USGS Stream Data

Kenai Rvr @ CooperLndg

  • Water Temp: 36.32 ° F
  • Flow: 1470 ft³/s
  • Water Level: 7.19 ft
USGS

Middle Kenai @ Skilak

  • Flow: 1920 ft³/s
  • Water Level: 7.21 ft
USGS

Talkeetna Rvr

  • Water Temp: 32.18 ° F
  • Water Level: 5.12 ft
USGS

Situk Rvr

  • Water Temp: 37.76 ° F
  • Flow: 953 ft³/s
  • Water Level: 67.78 ft
USGS
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Archive for the ‘Instructions’ Category

A New Way to Plan a Fishing Trip on Your IOS Device

We’re always looking for a little bit of an advantage over our pea-sized brained adversaries so we’re willing to try the high-tech approach to try to gain a little over the millions of years of instinct (and a REALLY good nose) that the trout has. So recently I ran across this app called Ryple. (Yes, pronounced like ripple – the water, not the wine…) It purports to give us an edge up to 7 days in advance for choosing the best spots to go fishing (US data only at this time.) Sort of a high-tech take on the Farmer’s Almanac. Well, since it’s an app for my iPhone, I’m game to try it. $2.99 in the iTunes store. I download it, open it with great expectations, run through the short tutorial and… bust! There’s no data for Alaska! Only the lower 48! I am totally bummed…
Read more blah, blah here

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Lots of new Fly Patterns available!

HankinsSelect-a-Bead-2up

A Select-A-Bead fly developed by Lance and Rich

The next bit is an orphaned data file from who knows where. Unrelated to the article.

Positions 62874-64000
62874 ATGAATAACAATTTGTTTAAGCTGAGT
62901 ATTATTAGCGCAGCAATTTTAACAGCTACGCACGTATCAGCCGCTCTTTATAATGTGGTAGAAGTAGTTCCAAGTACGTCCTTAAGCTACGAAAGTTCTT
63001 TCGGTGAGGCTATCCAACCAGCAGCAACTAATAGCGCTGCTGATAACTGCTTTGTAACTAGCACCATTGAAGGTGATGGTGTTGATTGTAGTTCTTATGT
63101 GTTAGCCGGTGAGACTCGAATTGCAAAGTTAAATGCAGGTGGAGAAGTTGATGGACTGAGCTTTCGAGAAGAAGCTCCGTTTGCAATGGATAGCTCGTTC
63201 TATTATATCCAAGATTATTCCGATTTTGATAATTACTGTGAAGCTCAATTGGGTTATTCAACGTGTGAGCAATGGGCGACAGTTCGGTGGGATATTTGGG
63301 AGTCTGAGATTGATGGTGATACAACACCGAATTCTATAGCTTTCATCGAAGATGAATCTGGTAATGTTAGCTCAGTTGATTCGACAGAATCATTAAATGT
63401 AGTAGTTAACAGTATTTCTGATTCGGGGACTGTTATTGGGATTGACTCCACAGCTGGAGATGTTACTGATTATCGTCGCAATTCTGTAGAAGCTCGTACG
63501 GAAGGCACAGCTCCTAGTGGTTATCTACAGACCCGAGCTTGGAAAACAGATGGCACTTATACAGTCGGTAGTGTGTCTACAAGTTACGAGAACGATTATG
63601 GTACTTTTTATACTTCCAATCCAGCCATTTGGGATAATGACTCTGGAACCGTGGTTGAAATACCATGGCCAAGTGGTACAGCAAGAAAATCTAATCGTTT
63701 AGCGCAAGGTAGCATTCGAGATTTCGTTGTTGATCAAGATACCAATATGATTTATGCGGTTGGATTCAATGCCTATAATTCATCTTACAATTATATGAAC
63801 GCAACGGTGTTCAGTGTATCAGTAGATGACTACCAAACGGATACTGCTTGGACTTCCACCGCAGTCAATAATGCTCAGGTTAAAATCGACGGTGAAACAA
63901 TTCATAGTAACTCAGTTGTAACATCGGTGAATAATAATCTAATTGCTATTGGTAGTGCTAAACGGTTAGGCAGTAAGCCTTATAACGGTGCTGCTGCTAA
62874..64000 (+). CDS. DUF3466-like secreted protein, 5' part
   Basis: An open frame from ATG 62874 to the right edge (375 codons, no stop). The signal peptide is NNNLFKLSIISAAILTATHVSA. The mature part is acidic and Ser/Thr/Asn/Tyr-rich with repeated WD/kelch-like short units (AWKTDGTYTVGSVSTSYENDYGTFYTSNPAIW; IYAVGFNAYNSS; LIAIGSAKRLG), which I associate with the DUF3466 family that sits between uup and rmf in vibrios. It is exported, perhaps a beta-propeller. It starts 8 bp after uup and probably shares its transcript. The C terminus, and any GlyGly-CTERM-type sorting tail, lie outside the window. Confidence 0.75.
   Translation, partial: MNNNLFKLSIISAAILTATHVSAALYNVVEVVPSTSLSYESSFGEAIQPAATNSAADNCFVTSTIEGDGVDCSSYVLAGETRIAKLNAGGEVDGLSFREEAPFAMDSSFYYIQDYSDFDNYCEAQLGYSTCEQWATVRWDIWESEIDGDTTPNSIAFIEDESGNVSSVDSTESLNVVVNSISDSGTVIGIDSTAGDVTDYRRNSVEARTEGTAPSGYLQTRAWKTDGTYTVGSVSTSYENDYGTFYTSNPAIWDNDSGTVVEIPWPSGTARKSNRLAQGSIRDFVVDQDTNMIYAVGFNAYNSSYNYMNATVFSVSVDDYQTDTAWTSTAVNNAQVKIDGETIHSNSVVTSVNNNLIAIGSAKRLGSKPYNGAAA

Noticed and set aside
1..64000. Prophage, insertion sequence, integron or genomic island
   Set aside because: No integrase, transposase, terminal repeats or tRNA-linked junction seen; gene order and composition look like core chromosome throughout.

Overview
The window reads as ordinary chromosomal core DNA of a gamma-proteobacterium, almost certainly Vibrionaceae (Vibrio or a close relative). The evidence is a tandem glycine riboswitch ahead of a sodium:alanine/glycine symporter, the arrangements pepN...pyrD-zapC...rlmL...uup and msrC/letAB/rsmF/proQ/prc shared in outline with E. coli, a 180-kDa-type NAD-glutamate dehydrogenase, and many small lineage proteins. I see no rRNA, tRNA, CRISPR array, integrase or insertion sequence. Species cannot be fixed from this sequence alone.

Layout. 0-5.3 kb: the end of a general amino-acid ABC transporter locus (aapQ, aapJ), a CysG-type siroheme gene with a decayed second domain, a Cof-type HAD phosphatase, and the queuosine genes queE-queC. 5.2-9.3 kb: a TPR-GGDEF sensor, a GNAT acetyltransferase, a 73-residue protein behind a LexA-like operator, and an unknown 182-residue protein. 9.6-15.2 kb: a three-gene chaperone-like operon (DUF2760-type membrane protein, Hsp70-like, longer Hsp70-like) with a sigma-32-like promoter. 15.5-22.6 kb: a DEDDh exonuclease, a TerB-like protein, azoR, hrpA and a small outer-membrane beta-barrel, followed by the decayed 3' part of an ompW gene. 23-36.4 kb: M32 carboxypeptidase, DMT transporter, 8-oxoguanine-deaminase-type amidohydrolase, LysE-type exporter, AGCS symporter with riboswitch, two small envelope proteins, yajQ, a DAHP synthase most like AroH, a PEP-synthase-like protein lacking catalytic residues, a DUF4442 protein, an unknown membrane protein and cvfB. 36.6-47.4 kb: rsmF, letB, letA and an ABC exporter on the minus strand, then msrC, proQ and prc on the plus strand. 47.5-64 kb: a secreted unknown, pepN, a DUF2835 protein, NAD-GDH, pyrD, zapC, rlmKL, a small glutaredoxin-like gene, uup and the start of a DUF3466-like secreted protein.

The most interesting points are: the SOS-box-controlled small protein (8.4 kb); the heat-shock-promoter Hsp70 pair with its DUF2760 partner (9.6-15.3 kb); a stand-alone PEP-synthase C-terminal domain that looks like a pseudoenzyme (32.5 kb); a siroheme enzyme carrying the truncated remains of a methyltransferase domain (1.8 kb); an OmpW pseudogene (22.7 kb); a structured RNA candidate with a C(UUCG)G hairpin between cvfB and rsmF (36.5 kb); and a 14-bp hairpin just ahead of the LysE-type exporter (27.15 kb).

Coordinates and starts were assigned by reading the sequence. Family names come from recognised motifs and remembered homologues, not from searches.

Rich has been working like a mad man trying to get the Fly Patterns section of our site up and loaded. Go there and take a look! These are all great patterns and specifically are the ones WE use! I’m sure you can find something there worth trying. Many of these are available commercially in local Fly Shops if you don’t tie. And if you happen to run into us on the river, we’ll be happy to share a couple with you…

Sharp Hooks and Tight Lines!

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New Catch Magazine available!

One of our favorite e-magazines – Catch Magazine  – has a new issue available online!  Some of the best Fly Fishing, photography, and videos available! Worth every penny of the subscription cost!

Catch Magazine Issue #33From the album: Timeline Photos
By CATCH MAGAZINE
CATCH MAGAZINE ISSUE #33 IS LIVE!
This is a BIG issue. Really, really packed with great photography and video. Get it here!!!!
www.CatchMagazine.net

Photo by Pasi Visakivi
Contact: pasivisakivi@gmail.com

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Photography – Enhancing Details